So what does this tell us? First, punctuation seems to be the most variable between the collections, which again, might have something to do with OCR. But for the other types of words, it seems like we are seeing the ways in which each collection has a particular semantic bias (how significant that bias is is a different question). The canon seems slightly more oriented towards family-concerns (and dialogue through the I/you prevalence), while the Hathi collection seems to put some more emphasis on negative emotions as well as the space of the “home” (literally words having to do with houses, like “home”, “garden”, “closet”, etc). Interestingly, these more specific dictionaries usually encapsulate about .4-.6% of words in a given novel, meaning about 400 words per mid-length novel or about 1-2 per page. That’s neither small nor large. Just the word “you” for example accounts for about 1.3% of tokens, or roughly 3-times as many instances (while swearing is about 1/10th the rate of family words).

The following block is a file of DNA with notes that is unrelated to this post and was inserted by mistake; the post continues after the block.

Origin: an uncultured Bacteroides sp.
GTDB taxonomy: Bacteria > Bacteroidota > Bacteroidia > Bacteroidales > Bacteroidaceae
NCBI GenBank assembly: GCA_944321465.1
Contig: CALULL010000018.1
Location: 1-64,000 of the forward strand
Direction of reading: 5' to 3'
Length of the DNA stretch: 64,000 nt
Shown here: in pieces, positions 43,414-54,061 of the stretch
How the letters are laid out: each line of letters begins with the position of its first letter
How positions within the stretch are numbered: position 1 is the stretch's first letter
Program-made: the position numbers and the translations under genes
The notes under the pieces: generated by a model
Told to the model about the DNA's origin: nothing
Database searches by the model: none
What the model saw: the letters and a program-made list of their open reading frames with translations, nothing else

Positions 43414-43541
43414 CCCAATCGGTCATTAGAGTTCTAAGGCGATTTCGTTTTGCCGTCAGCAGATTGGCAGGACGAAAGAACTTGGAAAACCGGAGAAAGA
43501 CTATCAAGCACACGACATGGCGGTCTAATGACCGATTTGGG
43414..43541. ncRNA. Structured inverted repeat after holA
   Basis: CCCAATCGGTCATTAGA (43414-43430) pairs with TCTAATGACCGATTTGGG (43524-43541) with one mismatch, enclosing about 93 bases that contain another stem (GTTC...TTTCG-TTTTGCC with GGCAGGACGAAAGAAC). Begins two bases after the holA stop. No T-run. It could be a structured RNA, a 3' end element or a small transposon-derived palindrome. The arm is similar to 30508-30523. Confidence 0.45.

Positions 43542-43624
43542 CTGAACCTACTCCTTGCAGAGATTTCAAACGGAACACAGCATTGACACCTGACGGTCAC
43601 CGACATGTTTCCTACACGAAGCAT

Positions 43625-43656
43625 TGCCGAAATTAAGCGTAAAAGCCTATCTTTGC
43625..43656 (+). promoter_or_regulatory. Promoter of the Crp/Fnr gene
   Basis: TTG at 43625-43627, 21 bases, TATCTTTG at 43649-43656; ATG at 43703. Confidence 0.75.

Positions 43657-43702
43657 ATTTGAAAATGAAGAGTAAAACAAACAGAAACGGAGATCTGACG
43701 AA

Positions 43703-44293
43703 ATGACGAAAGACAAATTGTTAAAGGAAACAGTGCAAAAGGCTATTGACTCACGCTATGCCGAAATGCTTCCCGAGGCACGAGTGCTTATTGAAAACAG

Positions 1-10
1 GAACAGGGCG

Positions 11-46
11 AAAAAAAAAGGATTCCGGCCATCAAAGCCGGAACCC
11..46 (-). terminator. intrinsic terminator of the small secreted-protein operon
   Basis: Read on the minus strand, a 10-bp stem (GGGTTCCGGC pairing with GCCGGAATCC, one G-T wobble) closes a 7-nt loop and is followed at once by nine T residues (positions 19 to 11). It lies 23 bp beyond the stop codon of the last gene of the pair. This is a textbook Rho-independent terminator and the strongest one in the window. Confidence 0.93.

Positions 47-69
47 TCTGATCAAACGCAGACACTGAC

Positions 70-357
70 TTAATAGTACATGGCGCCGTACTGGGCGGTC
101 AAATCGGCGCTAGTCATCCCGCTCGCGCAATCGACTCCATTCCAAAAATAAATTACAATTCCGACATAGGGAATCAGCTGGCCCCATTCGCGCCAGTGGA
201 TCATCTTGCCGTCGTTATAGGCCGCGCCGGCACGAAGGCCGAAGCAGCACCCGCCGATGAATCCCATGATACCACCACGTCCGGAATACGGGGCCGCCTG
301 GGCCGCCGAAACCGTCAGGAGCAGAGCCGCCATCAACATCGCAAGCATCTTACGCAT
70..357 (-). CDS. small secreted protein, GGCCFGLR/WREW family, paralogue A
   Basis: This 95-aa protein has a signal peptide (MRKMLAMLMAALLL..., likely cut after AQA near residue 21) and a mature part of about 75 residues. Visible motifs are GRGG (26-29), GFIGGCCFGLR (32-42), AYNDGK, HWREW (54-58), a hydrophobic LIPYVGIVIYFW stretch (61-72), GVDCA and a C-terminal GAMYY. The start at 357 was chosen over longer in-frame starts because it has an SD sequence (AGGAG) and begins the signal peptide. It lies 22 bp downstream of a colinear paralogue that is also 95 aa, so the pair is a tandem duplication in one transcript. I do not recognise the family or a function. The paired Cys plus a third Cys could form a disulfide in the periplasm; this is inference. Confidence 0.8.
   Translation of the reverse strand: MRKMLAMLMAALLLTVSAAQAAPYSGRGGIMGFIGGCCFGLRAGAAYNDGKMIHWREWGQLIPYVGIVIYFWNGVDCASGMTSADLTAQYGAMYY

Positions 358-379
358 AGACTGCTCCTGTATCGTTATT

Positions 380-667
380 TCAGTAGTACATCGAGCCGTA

The caveats to all of this are a) it’s important that my canonical sample is not “the canon” — it is a sample of the canon. Different samples might perform somewhat differently. And the Hathi Trust is not exclusively representing the “archive” or “non-canon”. It contains many canonical as well as non-canonical novels. The same could be said for the non-fiction side of things. These samples overlap to a certain degree. As I said, this isn’t about directly comparing the canon to the forgotten, but rather to first find out if using a larger sample impacts a particular type of test.

The answer to that question in this case is provisionally: not by much. I am glad to have both collections to see how they perform relative to one another. But I would feel confident if someone undertook a similar project and used a smaller sample to base their claims off of. I would be curious if others disagree.

In the next post I will look more exclusively at comparing the canon to the archive.